Once, while I was playing in another part of the house, I heard my mother cry out in pain. I ran to where she sat at her machine and saw the little mound of blood well up from the center of her fingernail. I don’t remember what happened next, nor do I know how far, if not all the way through, the needle went. All I can retrieve from my memory is that little spot of blood.

It was 1955, and I was four years old. Near our house was what I thought of as “the woods.” For all I know, it could have been just a small patch of scrawny trees.

One day as I passed by the sewing room, my mother hunched over her project, I called out, telling her I was going to go to the woods. Over the chunk of the sewing machine she called back, “Okay.” So off I went. Sometime later (whether two minutes or 20), satisfied with my adventure, I strolled back to the house where my frantic mother, both relieved and angry, shouted, “How dare you leave this house without telling me where you’re going! I’ve been calling and calling for you!”

“But you told me I could play in the woods,” I said.

“I most certainly did not.”

“But I heard you. You said it was okay.”

She was unmoved. “Don’t you lie to me, Paul Edward!”

I was crushed and confused. Could I have been wrong? After all, her back was to me. Had she not heard me over the machine? Had she thought I’d said something else? Did I imagine she said it was okay only because I wanted her to? Did I not really call out as loudly as I’d thought, knowing if she were to hear me she certainly would have said no? I don’t know, I don’t know, I don’t know.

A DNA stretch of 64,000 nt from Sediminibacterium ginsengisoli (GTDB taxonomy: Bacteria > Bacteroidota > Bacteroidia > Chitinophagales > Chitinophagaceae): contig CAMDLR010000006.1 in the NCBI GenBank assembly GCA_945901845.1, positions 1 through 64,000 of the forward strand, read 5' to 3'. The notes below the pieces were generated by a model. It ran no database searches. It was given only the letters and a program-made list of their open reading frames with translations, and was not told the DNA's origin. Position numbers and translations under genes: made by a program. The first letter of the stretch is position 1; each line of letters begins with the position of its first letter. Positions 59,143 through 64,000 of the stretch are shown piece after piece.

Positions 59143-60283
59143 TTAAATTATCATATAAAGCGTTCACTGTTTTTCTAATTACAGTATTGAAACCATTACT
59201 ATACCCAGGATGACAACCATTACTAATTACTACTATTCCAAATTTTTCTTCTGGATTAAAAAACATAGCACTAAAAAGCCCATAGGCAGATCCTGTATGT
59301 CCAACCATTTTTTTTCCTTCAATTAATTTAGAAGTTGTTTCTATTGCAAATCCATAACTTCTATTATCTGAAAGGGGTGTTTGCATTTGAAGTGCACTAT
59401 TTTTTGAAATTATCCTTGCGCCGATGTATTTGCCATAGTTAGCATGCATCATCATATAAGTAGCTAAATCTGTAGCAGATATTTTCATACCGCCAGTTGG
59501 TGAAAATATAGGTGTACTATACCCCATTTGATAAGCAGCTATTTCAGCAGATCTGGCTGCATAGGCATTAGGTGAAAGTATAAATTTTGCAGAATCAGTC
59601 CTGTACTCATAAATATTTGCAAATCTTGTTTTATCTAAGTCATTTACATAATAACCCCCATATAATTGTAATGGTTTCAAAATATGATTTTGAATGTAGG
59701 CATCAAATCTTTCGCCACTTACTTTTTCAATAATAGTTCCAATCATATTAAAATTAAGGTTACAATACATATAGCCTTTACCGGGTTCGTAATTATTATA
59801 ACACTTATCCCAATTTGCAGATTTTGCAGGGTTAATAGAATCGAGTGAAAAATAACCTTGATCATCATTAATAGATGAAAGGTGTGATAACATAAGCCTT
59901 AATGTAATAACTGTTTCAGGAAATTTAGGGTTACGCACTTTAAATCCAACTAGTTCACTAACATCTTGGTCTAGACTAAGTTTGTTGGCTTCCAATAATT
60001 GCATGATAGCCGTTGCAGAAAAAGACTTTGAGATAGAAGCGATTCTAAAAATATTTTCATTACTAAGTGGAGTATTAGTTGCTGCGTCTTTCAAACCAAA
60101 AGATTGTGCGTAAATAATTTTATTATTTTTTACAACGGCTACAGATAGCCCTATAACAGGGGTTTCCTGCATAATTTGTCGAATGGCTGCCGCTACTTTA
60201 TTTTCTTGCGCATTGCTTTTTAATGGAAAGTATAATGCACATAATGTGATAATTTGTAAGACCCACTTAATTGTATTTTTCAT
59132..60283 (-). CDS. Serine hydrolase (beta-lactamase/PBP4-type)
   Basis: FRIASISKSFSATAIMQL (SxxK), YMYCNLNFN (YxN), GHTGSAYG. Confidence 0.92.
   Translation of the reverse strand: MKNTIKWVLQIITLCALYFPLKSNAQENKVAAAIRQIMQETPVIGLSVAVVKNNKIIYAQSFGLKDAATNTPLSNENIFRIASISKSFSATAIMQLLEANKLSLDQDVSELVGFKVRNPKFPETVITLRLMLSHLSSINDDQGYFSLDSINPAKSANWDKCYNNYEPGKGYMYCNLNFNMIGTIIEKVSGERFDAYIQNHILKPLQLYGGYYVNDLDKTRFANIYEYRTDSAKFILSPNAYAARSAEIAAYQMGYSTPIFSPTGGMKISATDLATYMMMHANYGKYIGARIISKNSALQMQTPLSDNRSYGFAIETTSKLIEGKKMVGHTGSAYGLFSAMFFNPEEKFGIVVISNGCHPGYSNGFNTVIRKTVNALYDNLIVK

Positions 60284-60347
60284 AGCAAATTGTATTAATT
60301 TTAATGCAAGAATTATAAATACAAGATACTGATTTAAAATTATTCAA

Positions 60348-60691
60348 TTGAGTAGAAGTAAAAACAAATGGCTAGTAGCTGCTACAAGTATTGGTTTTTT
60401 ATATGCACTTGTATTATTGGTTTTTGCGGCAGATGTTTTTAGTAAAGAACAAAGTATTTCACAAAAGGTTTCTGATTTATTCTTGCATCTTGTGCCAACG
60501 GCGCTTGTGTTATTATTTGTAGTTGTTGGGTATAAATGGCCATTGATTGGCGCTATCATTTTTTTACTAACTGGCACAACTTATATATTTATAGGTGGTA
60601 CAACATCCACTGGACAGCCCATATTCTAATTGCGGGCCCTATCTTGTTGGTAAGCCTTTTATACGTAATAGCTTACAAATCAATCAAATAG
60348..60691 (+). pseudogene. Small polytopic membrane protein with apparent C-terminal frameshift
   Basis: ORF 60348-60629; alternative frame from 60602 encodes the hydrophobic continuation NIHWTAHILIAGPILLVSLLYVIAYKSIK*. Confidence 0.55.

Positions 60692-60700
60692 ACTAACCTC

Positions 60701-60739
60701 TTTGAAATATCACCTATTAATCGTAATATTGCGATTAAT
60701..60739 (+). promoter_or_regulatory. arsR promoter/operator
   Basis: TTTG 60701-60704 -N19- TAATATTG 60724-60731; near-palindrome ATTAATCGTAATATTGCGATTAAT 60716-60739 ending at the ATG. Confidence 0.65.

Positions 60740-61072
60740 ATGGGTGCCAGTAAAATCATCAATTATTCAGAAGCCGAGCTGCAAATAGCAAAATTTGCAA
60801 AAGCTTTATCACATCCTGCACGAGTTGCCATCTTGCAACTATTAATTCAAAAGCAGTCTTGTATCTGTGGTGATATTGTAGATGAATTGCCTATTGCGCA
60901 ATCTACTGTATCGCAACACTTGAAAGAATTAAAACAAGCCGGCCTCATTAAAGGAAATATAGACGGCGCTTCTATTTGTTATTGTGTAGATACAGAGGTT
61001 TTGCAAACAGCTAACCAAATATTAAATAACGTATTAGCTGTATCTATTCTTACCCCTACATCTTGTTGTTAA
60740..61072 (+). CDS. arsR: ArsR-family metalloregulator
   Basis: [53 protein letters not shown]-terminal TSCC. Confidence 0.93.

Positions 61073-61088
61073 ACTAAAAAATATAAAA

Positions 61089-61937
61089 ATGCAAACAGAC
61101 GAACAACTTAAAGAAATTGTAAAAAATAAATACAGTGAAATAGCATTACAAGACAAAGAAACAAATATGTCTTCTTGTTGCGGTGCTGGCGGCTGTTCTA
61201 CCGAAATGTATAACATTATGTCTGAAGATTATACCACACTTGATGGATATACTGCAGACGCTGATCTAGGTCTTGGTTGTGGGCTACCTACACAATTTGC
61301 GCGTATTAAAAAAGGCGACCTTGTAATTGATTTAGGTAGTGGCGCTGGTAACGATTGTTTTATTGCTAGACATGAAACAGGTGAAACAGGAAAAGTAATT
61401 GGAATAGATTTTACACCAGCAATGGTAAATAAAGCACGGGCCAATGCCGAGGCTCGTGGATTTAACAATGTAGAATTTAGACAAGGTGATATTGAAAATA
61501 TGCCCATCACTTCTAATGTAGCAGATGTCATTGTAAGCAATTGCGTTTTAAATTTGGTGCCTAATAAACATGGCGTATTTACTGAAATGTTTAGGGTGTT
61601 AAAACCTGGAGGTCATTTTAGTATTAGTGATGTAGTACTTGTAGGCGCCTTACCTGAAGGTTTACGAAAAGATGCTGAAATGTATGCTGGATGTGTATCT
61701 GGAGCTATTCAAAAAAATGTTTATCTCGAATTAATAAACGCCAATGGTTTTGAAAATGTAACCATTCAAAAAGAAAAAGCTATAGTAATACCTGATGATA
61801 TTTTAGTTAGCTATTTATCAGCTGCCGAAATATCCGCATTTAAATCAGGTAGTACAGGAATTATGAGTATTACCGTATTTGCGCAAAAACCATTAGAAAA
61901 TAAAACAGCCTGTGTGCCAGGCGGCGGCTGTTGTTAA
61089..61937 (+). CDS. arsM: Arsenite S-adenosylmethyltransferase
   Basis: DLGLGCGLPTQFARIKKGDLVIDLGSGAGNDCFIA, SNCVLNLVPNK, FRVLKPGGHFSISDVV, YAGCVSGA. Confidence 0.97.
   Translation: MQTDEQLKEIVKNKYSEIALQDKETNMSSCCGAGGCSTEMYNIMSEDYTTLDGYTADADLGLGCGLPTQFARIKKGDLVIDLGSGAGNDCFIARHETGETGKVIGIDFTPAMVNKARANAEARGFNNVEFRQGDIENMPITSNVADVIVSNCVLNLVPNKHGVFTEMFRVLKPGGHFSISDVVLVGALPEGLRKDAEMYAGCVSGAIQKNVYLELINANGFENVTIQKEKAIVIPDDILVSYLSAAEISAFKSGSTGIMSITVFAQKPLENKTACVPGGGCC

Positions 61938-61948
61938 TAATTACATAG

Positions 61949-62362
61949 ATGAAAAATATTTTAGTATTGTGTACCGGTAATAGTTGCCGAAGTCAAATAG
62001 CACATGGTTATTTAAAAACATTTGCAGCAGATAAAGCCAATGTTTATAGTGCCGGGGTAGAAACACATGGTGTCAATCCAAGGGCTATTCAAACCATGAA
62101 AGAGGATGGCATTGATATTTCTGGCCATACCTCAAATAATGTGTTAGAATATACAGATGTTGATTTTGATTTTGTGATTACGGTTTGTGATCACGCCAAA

I do know this: I have heard my mother’s voice, deep in my mind, dozens of times throughout my life. Each time she calls just my name, just once: “Paul.” It’s not an angry or frantic cry, as it must have been when she discovered me missing. Rather, it’s as though she were calling me into the kitchen for a bowl of tomato soup and a grilled cheese sandwich. Her voice, clear and crisp.

My father would describe this sort of thing as “your mind playing tricks on you.” I heard that phrase a lot growing up. Maybe it was about a sinister shadow in the corner or the creaks of the house settling in for the night sounding as though someone were creeping right outside my bedroom door.

These little tricks keep me busy all day long as I spontaneously navigate through millions of perceptions—what I hear, see, touch, smell, taste, and think—each day, every day. What a challenge. Without perception neither I nor you could function. Most perceptions are correct and accurate enough interpretations of our surroundings to guide along without difficulty. Some perceptions are inaccurate and, I suspect, most misperceptions go unnoticed because they have no immediate impact. Sometimes, though, misperceptions will lead to bad decisions, petty arguments, embarrassing moments, collisions, missed appointments, unhappy marriages, disastrous political consequences, and war.

Errors in perception have great potential for disaster because with every perception comes the potential for deception. Every one of them. My wandering away from home one day in 1955—based on a simple misperception in my oh-so-young mind—could have ended differently.